Multifunctional catalyst for poison-resistant hydrogen fuel cells

June 22, 2017

Japanese collaboration develops catalyst that can oxidize both hydrogen and carbon monoxide to produce energy

Kyushu, Japan--Demand for eco-friendly fuel sources is increasing as the goal of weaning off our reliance on fossil fuels becomes commonly recognized. Hydrogen represents a possible sustainable fuel source when it is produced from water and burned with oxygen because only water is released as a by-product. The oxidation of hydrogen to release energy and water using fuel cells containing catalysts is being researched intensively. However, catalysts used in hydrogen oxidation generally suffer from poisoning by carbon monoxide, which is present as a contaminant in commercial hydrogen gas. Thus, the ability to oxidize both hydrogen and carbon monoxide in the same reaction system is an attractive prospect to avoid catalyst poisoning and increase the efficiency of energy production from hydrogen.

A collaboration led by Kyushu University has recently developed a catalyst that can oxidize both hydrogen and carbon monoxide depending on the pH of the reaction system. The catalyst mimics the behavior of two enzymes: hydrogenase in acidic media (pH 4-7) and carbon monoxide dehydrogenase in basic media (pH 7-10). The catalyst is a water-soluble complex containing nickel and iridium metal atoms with a unique "butterfly" structure. The researchers investigated the ability of their catalyst to oxidize hydrogen, carbon monoxide, and a 1:1 mixture of these gases. Importantly, they were able to isolate various intermediates in the oxidation processes to confirm the mechanisms of hydrogen and carbon monoxide oxidation by the catalyst.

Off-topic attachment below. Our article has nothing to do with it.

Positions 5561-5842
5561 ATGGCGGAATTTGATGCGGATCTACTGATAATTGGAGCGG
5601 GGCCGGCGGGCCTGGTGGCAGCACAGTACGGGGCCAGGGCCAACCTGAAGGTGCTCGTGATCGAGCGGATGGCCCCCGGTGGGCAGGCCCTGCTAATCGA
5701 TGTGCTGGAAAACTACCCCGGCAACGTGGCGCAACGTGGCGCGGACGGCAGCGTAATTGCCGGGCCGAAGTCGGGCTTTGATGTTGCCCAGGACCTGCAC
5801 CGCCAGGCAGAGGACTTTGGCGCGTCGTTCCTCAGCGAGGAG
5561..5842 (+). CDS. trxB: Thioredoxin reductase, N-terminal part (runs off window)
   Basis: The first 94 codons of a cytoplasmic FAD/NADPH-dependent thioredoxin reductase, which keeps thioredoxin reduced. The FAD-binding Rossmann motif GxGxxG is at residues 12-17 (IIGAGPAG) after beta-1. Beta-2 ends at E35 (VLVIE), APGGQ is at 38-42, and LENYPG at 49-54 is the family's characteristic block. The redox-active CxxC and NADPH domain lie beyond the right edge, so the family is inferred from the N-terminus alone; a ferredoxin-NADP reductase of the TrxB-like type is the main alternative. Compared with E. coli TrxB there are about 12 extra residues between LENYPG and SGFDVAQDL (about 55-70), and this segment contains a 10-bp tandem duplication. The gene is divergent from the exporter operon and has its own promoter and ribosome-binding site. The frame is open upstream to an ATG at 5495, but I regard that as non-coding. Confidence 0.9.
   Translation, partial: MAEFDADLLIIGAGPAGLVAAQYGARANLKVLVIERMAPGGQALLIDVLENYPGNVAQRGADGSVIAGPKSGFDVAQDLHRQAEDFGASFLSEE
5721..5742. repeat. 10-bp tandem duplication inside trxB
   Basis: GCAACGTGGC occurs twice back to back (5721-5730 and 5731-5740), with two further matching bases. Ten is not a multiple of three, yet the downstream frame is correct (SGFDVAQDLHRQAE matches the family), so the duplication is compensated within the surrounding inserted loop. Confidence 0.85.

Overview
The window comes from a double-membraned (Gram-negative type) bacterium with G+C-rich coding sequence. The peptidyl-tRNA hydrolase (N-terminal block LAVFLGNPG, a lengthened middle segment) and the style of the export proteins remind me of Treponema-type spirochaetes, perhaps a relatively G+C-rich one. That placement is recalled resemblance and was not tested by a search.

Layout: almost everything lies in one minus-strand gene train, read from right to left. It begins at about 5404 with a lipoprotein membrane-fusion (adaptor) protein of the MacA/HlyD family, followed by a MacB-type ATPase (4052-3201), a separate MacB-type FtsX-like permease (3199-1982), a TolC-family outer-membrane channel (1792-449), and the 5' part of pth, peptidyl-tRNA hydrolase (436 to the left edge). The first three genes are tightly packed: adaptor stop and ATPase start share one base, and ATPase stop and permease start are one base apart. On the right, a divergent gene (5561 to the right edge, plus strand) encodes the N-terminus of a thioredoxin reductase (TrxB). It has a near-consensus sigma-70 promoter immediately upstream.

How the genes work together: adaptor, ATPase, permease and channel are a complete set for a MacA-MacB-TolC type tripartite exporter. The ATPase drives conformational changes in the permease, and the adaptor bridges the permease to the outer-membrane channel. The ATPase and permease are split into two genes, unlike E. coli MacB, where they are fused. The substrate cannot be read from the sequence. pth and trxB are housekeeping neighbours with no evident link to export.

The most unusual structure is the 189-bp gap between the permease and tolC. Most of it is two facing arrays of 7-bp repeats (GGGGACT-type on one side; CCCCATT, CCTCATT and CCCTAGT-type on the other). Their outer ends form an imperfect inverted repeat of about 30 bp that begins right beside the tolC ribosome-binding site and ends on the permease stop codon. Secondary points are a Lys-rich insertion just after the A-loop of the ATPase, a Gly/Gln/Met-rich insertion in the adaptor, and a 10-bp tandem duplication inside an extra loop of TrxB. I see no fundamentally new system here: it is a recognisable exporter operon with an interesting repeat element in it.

"We found that the catalyst reacted with hydrogen to form a hydride complex under acidic conditions," says first author Professor Seiji Ogo, Faculty of Engineering/ International Institute for Carbon-Neutral Energy Research (WPI-I2CNER), Kyushu University. "In addition, the catalyst readily coordinated with carbon monoxide, which was oxidized to carbon dioxide, under basic conditions."

The team then investigated the resistance of their catalyst to poisoning by carbon monoxide in a prototype fuel cell using feed gases of hydrogen, carbon monoxide, and a 1:1 mixture of the two. The power density of the fuel cell containing the catalyst depended on the system pH and feed gas composition. Oxidation of hydrogen by the catalyst was facilitated at low pH (acidic conditions) and oxidation of carbon monoxide was faster at high pH (basic conditions); these trends correspond well with the behavior observed for the related enzymes.

"The ability of our catalyst to use both hydrogen and carbon monoxide as energy sources represents an important advance in hydrogen technology," explains Ogo.

It is anticipated that catalysts for hydrogen oxidation that can resist carbon monoxide poisoning will allow development of hydrogen fuels cells with improved performance, representing another step on the path towards the ultimate aim of a sustainable society.
The Communication entitled "One Model, Two Enzymes - Activation of H2 and CO" recently appeared in Angewandte Chemie International Edition (DOI: 10.1002/anie.201704864).

Kyushu University, I2CNER

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